Around the time of Portland’s Biketown bikeshare launch, I read an article at BikePortland.org about the early success of the program. A behavioral economist helps identify the factors contributing to Biketown’s popularity using a framework describing the science behind behavioral change – the kind needed for widespread adoption of bikesharing. Simply put, to encourage people to try a new behavior, you need to make it Easy, Attractive, Social and Timely.
This got me thinking about how we might nudge more people to use public transit. How would that EAST framework look to a public transit* agency?
*I generally consider bikesharing public transit, so here, public transit refers only to bus and rail transit.
Make it Easy
Transit agencies & planners can remove barriers to their service. Make finding the bus stop, route and schedule information easy for everyone, including visitors and people who don’t speak the local language. Make transit usable for a person in a wheelchair, a mom with two kids, and a blind man to use your system. Make it easy to buy a ticket, add money to a smartcard, and pay a fare. Help people find their way to and through a transit system with clear wayfinding signage. Educate people about new services with outreach, information and prototypes. Provide information to passengers who need help.
Make it Attractive
Overcome the fallacy of “captive transit users” and treat passengers like customers who you want to return. Attractive service is convenient, frequent service that makes transit a compelling alternative to driving alone. It also ought to mean comfortable, well-designed and appealing service. Bus stops and transit stations need to be clean (without urine), well lit and weather resistant. A good heuristic would be whether a young woman would feel comfortable waiting there late at night. Vehicles should also be well-designed and attractive with adequate seating and standing room as well as designated spaces for wheelchairs, strollers and bicycles. Furthermore, a transit service’s brand should be appealing and clearly sell the service’s core characteristics (e.g. fast, cool, modern, innovative).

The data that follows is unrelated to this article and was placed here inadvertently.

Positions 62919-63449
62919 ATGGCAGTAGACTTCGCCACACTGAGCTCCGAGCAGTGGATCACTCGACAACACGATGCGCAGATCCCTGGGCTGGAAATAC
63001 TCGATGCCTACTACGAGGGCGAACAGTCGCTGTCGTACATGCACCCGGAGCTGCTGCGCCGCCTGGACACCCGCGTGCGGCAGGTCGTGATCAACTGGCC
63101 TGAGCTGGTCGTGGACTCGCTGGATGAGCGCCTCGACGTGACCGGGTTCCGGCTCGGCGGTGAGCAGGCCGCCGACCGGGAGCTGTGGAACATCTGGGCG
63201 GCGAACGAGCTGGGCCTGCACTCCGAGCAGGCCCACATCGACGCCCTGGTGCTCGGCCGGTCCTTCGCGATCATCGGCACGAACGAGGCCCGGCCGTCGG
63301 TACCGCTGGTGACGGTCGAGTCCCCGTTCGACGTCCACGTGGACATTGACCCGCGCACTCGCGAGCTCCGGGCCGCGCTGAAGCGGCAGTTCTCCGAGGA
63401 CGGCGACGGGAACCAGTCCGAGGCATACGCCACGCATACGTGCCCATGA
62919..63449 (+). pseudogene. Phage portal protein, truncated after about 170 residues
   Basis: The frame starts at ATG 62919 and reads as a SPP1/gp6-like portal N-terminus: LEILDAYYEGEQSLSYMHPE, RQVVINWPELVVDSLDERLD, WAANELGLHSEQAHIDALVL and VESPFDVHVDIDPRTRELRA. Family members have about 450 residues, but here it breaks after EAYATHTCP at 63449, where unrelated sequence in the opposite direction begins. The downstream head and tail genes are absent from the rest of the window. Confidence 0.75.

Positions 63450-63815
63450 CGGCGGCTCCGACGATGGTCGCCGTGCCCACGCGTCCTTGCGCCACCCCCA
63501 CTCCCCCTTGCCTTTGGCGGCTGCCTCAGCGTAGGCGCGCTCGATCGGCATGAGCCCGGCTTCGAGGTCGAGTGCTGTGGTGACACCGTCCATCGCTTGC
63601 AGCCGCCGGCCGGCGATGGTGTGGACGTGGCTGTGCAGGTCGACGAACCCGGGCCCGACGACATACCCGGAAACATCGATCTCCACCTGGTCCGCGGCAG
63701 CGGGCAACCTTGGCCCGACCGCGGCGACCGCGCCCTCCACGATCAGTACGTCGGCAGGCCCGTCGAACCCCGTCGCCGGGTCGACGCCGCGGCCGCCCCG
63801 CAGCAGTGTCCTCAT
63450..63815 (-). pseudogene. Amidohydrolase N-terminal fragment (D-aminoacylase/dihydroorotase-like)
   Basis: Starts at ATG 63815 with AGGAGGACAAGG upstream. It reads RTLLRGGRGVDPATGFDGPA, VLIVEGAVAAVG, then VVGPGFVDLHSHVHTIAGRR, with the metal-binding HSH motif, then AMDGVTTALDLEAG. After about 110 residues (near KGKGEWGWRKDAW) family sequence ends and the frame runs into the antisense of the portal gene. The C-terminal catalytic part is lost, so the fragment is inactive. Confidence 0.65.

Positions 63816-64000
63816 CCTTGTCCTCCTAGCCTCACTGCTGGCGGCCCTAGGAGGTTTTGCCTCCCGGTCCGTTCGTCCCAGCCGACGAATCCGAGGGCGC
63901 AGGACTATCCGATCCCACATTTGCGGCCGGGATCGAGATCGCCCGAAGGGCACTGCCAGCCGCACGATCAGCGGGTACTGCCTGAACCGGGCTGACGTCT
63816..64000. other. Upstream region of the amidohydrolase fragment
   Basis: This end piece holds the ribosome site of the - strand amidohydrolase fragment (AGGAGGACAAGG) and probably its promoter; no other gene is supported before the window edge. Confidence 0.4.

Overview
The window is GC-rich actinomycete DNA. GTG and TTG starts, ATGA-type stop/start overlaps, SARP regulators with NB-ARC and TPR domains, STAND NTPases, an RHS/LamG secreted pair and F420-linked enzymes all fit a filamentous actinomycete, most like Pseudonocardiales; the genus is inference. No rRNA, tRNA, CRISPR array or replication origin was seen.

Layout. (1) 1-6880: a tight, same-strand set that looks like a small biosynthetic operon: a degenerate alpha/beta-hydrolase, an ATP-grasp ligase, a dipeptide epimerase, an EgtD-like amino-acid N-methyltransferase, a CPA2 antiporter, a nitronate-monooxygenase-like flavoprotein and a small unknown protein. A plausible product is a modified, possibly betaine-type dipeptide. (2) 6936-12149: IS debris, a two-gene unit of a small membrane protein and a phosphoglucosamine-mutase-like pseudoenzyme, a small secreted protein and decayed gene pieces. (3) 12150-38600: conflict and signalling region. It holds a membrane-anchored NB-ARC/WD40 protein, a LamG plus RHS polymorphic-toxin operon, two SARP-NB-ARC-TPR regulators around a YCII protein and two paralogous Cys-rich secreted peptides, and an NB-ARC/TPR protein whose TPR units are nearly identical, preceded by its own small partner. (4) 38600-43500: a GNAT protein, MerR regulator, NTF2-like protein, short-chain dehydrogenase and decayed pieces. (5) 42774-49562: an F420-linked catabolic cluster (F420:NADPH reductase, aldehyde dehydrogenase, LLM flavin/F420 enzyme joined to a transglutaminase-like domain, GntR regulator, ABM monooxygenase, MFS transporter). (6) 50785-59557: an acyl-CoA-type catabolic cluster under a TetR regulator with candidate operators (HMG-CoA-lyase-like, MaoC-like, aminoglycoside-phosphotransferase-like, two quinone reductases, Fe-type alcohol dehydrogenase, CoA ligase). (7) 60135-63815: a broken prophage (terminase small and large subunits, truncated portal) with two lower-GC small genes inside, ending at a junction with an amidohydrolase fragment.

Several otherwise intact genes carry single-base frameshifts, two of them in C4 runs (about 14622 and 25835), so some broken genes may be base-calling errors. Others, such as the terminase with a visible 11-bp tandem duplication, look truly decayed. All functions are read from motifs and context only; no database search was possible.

Make it Social
One of my favorite things about public transit is the shared public experience — sharing a metro ride with a cross section of the community I may not otherwise encounter in my day. In that way, public transit is inherently social, but transit agencies could use that more to their advantage. Marketing, branding and outreach campaigns can focus on social proofing public transit —building interest by showing others using transit. Transit agencies should be on social media, but Twitter and Facebook shouldn’t just be used to inform about delays (consider a separate account for those service disruption announcements) but instead feature frank discussions, hashtag campaigns, haiku poetry slams, and passenger photos so potential users can see others using and enjoying the system. This can bring personality to the agency brand, and make using transit even more of a social activity.
Make it Timely
To maximize interest and ridership, new transit services should be timed to coincide with local seasons and events. Launching Denver’s the A-line train in the spring rather than dead of winter makes obvious sense. Rio de Janeiro used their hosting of the 2016 Summer Olympics to accelerate development of 156km of new transit lines. Furthermore, transit service schedules should match local user needs which includes reliable transportation outside of white collar commuting hours, including nights and weekends. Cities should provide late night service for service industry and shift workers, and as an alternative to drunk driving after bars close. Extra event service may be needed for large sporting events, conventions or city events.
This EAST framework which helps explain the phenomenal early success of Biketown, is a good rule of thumb for transit agencies too. Easy, attractive, social & timely service will help nudge more people onto the bus.